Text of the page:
Last Friday, I took a big deep breath, and I made a weekend to do list. It was tangible things I knew Jensen and I could accomplish on Saturday that would help me feel better. We worked really, really hard, and let me tell you- working on that back patio and getting my closet shelving fixed helped change my outlook. I felt like I made progress on what is, unquestionable, a big project. And I felt a whole lot happier.

We’re all just doing our best, friends. Just keep on trying, and keep on making your life beautiful. Enjoy the journey.





I remember when I first got pregnant with David, I feared that I would never, ever loose the baby weight and I would never have an interest in fashion or makeup or… anything… ever again. Our culture seems to expect a mom to loose herself in her children, and if she doesn’t, she isn’t a very good mom.

I’m sorry to burst that bubble, that’s total crap.

That’s not good for a woman, that’s not good for a family and a marriage or relationship, and that’s not good for a child (for a lot of reasons!)

You have to embrace AND. I can be a mom AND enjoy getting dressed. I can be a good mom AND need time away from my children to recharge. I can like expensive things AND like a bargain. Why does one thing have to exclude another? This all or nothing sentiment isn’t healthy. Life isn’t black or white- there’s so much grey. Love that grey area. You’ll be happier, from my experience.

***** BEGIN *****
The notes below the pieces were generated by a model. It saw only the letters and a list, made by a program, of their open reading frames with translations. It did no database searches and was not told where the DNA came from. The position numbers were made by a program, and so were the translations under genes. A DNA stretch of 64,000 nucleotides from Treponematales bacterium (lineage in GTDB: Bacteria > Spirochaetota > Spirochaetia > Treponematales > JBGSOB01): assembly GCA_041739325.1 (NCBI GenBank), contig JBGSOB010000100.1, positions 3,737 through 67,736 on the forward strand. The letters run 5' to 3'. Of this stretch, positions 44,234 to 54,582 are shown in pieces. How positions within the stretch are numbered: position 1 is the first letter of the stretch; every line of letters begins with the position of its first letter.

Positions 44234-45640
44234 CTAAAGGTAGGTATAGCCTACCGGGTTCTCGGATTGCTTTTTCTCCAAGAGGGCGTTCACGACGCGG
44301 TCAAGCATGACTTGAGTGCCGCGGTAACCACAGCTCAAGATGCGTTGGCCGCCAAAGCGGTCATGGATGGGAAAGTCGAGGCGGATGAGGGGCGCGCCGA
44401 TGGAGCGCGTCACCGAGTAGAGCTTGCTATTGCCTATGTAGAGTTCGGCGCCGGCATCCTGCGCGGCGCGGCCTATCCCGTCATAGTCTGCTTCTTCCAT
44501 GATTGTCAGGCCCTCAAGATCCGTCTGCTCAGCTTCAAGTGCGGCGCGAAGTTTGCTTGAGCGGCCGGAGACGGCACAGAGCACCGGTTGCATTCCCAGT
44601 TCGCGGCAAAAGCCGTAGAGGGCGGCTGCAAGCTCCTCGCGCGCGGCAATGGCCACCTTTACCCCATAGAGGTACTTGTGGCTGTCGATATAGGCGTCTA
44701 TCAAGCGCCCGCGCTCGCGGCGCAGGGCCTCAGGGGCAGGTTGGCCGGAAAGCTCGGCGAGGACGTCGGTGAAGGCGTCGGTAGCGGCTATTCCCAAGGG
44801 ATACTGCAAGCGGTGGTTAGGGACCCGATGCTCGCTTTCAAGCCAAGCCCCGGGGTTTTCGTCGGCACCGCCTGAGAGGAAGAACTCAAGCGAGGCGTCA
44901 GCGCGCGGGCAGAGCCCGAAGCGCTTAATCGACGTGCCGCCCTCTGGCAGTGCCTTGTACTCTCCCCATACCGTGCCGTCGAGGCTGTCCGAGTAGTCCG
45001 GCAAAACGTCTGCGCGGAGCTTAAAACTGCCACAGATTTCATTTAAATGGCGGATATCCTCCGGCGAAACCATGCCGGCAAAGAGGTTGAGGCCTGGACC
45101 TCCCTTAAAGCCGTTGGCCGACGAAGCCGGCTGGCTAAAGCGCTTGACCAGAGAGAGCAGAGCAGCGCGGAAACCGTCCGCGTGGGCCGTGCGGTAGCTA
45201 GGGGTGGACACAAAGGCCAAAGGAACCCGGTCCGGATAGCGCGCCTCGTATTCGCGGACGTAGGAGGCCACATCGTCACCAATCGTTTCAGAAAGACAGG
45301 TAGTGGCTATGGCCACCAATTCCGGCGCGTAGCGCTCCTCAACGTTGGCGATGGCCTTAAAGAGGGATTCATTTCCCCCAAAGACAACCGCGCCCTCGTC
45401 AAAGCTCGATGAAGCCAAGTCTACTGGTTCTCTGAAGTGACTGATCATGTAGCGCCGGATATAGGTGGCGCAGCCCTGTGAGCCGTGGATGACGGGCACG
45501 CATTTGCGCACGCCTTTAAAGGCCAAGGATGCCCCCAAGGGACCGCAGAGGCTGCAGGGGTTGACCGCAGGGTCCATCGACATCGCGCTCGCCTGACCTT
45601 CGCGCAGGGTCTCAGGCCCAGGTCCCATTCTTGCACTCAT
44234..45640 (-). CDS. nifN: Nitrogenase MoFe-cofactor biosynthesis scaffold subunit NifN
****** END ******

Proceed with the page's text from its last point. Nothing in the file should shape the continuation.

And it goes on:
This leads me back to my original sentence- as a soon to be mother, I belived I wouldn’t really have an interest in fashion again. I realized this was complete bollocks at about two weeks postpartum, as I stared eagerly at my pre-baby clothes. I couldn’t wait to reclaim that part of myself, in the midst of a sleep deprived fog.

Almost three years of motherhood later, and I still like getting dressed up. I certainly think differently about the clothes that I buy (can this be washed if my Caroline spits up on it? is a major concern), but that hasn’t stopped me from having fun with clothes.

My momiform this week balanced cold rainy weather, an evaluation meeting, and a grumpy toddler. (Any one else find that their toddler was particularly irritable this week? Full moon, maybe?) My husband kindly snapped some highlights this week.


Sundry clothing tee, Frame denim (no longer available) Frye boots (no longer available)



Abercrombie jacket (linked to similar), Target tee shirt and dollar spot scarf. 

I’ve fully embraced AND. I can be a mom AND still follow my love for good clothing.  You gotta do you, friend.